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DIY Antenna From Soda Tabs


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I found out that if you make simple chains out of soda tabs its the perfect material to make a super bendable antenna that is super easy to store and when it done you can hook some non metal clips to the end to attach it too what ever you want. Now heres the best part if you don't got a soldering tool but hot glue this actually still works really well.

Step 1. Strip some 50 ohm to 75 ohm coax cable and separate the shielding from the main cable and then when you done doing that put the cable off to the side and work on the chain.

Step 2. Get soda tabs a lot of them and cut the ends of the tabs so that you can bend them apart and hook them together for best results use 5 tabs per-chain although you might get away with 4 per-chain if you need help making the soda tab chain just google it although I will eventually make a video on it and all the steps to put this together.

Step 3. After you built 2 chains preferably about 20 to 21 inchs long so that you can use this later to pick up weather satellites cause that will be the right frequency of length just solder them too the the shielding of the coax and the main cable although if you can't solder hot glue will work just be sure to lay it on thick and cover at least the first soda tab chain.  As a bonus add heat shrink to make it all blend to the cable.

I was having issues posting the images of the one I made but if you make one too feel free to reply and send a picture.  :D

 

Image 1

Image 2

Image 3
 

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Are soda can tabs good antenna material? Wouldn't they do better to use the can itself and open it up as a sort of dish to focus the signal from behind to the antenna? Wifi doesn't really pass through metal too well and antennas generally have specific sizes to be cut for different wavelengths to match the required dipole, no? 

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1 hour ago, digip said:

Are soda can tabs good antenna material? Wouldn't they do better to use the can itself and open it up as a sort of dish to focus the signal from behind to the antenna? Wifi doesn't really pass through metal too well and antennas generally have specific sizes to be cut for different wavelengths to match the required dipole, no?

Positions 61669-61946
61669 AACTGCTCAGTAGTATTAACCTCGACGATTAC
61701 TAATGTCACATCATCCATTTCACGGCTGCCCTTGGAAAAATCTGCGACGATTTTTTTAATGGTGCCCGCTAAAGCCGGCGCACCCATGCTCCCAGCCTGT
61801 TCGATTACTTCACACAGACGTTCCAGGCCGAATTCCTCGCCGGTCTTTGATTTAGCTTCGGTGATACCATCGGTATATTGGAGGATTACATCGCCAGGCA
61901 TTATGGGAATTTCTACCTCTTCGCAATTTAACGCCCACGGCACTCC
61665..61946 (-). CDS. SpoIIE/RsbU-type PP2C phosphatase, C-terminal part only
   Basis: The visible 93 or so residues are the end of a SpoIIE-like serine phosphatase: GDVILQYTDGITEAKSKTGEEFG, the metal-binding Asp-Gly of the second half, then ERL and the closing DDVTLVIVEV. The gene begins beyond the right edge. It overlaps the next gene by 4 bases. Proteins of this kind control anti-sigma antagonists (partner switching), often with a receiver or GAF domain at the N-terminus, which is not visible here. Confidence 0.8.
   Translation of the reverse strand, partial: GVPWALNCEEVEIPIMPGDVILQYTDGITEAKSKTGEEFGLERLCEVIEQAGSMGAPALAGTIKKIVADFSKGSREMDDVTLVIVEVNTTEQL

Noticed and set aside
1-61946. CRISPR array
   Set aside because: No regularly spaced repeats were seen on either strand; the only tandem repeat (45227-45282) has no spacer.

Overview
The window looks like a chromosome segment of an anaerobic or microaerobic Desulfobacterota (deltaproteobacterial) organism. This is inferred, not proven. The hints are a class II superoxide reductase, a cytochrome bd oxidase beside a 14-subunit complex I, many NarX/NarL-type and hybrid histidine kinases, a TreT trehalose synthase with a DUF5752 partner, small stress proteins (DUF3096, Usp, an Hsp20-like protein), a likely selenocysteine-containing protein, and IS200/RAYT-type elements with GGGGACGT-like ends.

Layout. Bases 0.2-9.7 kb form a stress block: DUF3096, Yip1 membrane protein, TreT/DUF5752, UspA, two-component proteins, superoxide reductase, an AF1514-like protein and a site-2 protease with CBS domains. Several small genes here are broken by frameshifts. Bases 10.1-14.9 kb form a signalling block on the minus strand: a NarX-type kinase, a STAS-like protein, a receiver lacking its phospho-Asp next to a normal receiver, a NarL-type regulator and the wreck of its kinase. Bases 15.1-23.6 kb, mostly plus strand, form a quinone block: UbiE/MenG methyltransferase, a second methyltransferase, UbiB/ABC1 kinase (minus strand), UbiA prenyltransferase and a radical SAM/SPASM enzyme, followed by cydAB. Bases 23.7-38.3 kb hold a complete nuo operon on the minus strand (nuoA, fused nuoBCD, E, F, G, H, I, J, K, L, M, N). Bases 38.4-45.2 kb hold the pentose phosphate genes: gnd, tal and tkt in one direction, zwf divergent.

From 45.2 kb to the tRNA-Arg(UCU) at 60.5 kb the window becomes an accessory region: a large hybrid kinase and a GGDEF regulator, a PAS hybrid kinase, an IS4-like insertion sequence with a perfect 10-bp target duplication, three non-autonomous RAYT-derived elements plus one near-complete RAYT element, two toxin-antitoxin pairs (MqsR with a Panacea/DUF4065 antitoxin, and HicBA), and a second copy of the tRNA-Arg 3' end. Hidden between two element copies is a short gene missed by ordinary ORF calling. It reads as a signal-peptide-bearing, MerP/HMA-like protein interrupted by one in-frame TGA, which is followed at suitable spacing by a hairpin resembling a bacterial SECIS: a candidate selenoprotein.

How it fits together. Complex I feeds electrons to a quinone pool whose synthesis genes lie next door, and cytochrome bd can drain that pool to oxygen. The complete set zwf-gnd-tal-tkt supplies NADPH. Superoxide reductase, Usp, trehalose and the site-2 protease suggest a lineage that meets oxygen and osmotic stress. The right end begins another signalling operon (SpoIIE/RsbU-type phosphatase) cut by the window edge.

Well the can it self would and could be better but how would you turn them into a flexible dipole. But if you add enough soda tabs to one chain it hardly makes a difference also I put the antenna I made against the one I bought and was actually able to pick up the Noaa weather satellites almost as good compared with my actual rabbit ear dipoles. Although using 50 ohm coax it might have turned out a little better as well as if I actually soldered but for something I hardly expected to work my self it actually turned out pretty good and its easy to adjust the length after wards to what ever you want. :D

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23 minutes ago, Dtpk said:

Well the can it self would and could be better but how would you turn them into a flexible dipole. But if you add enough soda tabs to one chain it hardly makes a difference also I put the antenna I made against the one I bought and was actually able to pick up the Noaa weather satellites almost as good compared with my actual rabbit ear dipoles. Although using 50 ohm coax it might have turned out a little better as well as if I actually soldered but for something I hardly expected to work my self it actually turned out pretty good and its easy to adjust the length after wards to what ever you want. :D

Yeah, I just wans't sure if it was going to actually make any difference in reception and signal strength. Antenna design is not something I've played a lot with, but I know that there is a bit of math involved for dialing in the length for different kinds of antennas. The can part I mentioned was more like a collector and bounce the signal back at the antenna part itself, like a dish behind an LMB, the dish doesn't act as an antenna, it's only there to hone the signal back at the antenna part itself. Kind of like:

 

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11 hours ago, digip said:

Yeah, I just wans't sure if it was going to actually make any difference in reception and signal strength. Antenna design is not something I've played a lot with, but I know that there is a bit of math involved for dialing in the length for different kinds of antennas. The can part I mentioned was more like a collector and bounce the signal back at the antenna part itself, like a dish behind an LMB, the dish doesn't act as an antenna, it's only there to hone the signal back at the antenna part itself. Kind of like:

 

I knew what you mean't when you were talking about like reflecting using the soda cans and as of the math part it can take some time but since there not too much thicker then my di-pole rabbit ear set up I just measured out what I used for it and to my surprise it worked really well although it probably would have helped to solder and or use 50 ohm cables I had a coax cable used for tv I actually had to look up weather it was 75 ohm or 50 ohm before I used it lol. Also just for fun today I hooked it up to the tv and managed to get a dozen or so channels just can't walk in front of it or it breaks up a lil.

IMG_20170721_180250475_HDR1.thumb.jpg.50fa0ac4200b292cdf20667a87d73ef3.jpg

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Thats awesome..lol Would make decent outdoor antenna hardware when you're not worried about the weather being an issue for equipment, this takes the hit at next to no cost other than recycling old soda cans.

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